From the same page, left to right: censer, lamp, candlestick, lamp sitting on an altar in a church.

Now that my preconception about lamps being just one shape is broken, I'm going to do a survey of lamps by geographical location.

Lamps from other places


Stained Glass window, Chartres Cathedral, 12th C?
We can see the chains on the lamp, I'm not sure why there is a bowl below the lamp. (there shouldn't be drips to catch).

Complete picture somewhere on this section of artserv.

copenhagen psalter England, 1175-1200 (Kongelige Bibliotek, MS Thott 143 2º) .f9v
Yes, the lamp is hovering in mid air, I assume the artist never got back to draw in the strings.

winchester psalter Winchester (Priory of St Swithun or Hyde Abbey); between 1121 and 1161(British Library MS Cotton Nero C IV) f10 Nativity.

St Albans Psalter, St Albans c.1131
p50. The Three Women at the Sepulchre, p48. The Entombment, p28. The Presentation at the Temple

The chains on these lamps are drawn as attached to the middle of the body of the lamp, not the top as in the other english examples.

1160-70 Winchester Morgan Library 619 Scenes from the life of David and Samuel

There appears to be a single chain with a blob on the end hanging down below the lamp. This might be some device to allow lowering of the lamp maybe?

Rome, San Clemente, narthex of the lower church, Miracle at the tomb of St Clement. Wall painting. 1084/1115

What a lovely shape of lamp. Or it could be some kind of censer I suppose, but why would you have 3 of them? You can also just make out some kind of bar or disc where the chains meet and then attaches to the ceiling with one chain.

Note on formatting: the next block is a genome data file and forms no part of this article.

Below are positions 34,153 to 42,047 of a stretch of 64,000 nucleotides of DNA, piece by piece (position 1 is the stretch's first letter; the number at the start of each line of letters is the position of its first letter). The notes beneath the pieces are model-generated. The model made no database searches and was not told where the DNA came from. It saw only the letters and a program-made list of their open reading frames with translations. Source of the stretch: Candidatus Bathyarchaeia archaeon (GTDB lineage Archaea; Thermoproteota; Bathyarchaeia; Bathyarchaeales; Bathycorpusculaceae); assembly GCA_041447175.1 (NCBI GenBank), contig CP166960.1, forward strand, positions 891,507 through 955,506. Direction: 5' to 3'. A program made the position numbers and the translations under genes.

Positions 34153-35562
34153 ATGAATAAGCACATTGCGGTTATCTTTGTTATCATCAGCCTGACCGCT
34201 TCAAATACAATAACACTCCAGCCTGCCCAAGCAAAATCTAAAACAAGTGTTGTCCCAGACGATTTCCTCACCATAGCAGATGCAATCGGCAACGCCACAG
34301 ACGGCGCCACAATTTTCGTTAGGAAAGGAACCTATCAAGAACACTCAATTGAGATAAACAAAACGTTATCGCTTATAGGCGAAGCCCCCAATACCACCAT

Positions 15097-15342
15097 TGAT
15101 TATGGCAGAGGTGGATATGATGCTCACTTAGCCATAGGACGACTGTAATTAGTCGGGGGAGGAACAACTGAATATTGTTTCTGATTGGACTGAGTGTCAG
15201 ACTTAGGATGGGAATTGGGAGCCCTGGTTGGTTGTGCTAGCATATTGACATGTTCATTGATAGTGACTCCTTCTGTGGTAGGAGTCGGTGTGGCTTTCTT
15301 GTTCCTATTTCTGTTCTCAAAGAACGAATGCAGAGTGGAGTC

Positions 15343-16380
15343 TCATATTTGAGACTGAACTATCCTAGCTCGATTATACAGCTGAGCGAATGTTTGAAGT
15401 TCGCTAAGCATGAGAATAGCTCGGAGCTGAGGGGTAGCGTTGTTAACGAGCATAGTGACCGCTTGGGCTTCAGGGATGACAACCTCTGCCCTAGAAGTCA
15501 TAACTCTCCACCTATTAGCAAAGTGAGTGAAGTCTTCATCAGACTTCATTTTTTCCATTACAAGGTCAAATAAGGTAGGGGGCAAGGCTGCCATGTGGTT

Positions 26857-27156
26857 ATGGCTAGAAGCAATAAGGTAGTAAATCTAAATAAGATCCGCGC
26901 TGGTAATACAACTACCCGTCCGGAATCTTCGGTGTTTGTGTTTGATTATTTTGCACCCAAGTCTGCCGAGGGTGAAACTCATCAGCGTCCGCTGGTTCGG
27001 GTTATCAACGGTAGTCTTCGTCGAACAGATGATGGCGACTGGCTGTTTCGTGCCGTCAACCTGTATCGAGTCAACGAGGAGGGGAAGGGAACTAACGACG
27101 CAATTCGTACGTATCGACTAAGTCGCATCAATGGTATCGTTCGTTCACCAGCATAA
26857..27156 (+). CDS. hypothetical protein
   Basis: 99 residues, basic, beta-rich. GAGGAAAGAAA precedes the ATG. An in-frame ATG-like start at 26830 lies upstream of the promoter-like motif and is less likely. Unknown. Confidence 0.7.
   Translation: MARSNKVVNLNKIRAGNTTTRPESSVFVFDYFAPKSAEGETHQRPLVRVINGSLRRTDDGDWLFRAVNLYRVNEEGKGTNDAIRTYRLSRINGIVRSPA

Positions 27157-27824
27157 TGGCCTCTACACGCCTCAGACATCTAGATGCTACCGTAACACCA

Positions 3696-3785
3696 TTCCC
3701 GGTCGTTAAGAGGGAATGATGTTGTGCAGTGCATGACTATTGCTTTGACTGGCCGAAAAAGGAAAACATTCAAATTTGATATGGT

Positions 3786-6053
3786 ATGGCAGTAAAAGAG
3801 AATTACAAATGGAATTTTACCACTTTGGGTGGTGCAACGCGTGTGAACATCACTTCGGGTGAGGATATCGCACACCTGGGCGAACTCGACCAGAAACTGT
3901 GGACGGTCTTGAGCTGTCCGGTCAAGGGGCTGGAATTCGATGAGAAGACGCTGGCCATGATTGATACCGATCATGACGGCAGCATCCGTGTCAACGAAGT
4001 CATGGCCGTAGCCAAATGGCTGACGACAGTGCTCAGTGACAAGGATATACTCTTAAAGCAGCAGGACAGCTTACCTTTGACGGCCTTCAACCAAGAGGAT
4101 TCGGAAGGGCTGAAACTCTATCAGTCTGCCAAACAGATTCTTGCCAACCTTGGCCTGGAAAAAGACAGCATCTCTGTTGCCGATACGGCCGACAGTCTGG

Santa Maria de Mur, apse, Christ in Majesty. Wall painting. Mid twelfth century(?). Boston, Museum of Fine Arts

Spain (Catalonia)

These ones contrast with the lamps from the st Albans psalter by having their chains attached at the top rim of the lamp.


Send me more examples of 12th C lamps so I can make a better survey. But I can say for now that there are a lot more shapes of lamp above than I expected, even in English examples.

And while we are on the topic of lighting.....


Periscope book, Saint Erentrud Abbey, Salzburg around 1140 (München, Bayerische Staatsbibliothek, Cod. lat. 15903), fol 49v Doubting Thomas.

Also from the first manuscript, what I think is a candelabra. There is a magnificent 11th C one at St Mary's Cathedral, Hildesheim, Germany. I've seen other Romanseque ones, both islamic and christian, in museum catalogues, and the general design differs little. One interesting thing to note is that the wheel shape was used as frequently for oil lamps as for candles. In fact I find the candles on the hildesheim one suspicious - most 12th C candle holders were of the dish and prong type, not the socket type which was useless without consistent width candles. Some socket shape candle holders developed from socket shaped oil lamp holders, although I'm not sure the hildesheim one is consistent with that either, so maybe it is just an early example of socketed candle holders.

An example candlestick (the prong type):
Samson on a lion, 1st half 13th C, Northern Germany

Bohemia (?): the guards sleeping at the Sepulchre, from a Gospel Book, MS. Ia folio 49. Late eleventh century. Gniezno Cathedral Library

[right]Rome, San Clemente, narthex of the lower church, Miracle at the tomb of St Clement. Wall painting. 1084/1115

The lamps and whole picture (with more identical candlesticks) we have seen above.

Santa Maria de Tarrasa, apse of the south transept,
Martyrdom and Apotheosis of St Thomas Becket
. Wall painting. c. 1185-1200

I need more examples of candlesticks too, but this tallys with what I've seen in extant examples (I'll dig out links and post them someday if I find time) - these are all of the prong and dish type, no socket shaped holders here. Note that all the candles are in churches (but only a number of the lamps), which backs up what I've been told about other sources of lighting being more common outside the church. Candles were expensive (especially nice smelling beeswax ones), but important in devotional services (i think that Catholic tradition of lighting a candle is a very old one). In a domestic setting, given the choice of a smelly tallow candle or an olive oil lamp, I know which I'd generally choose.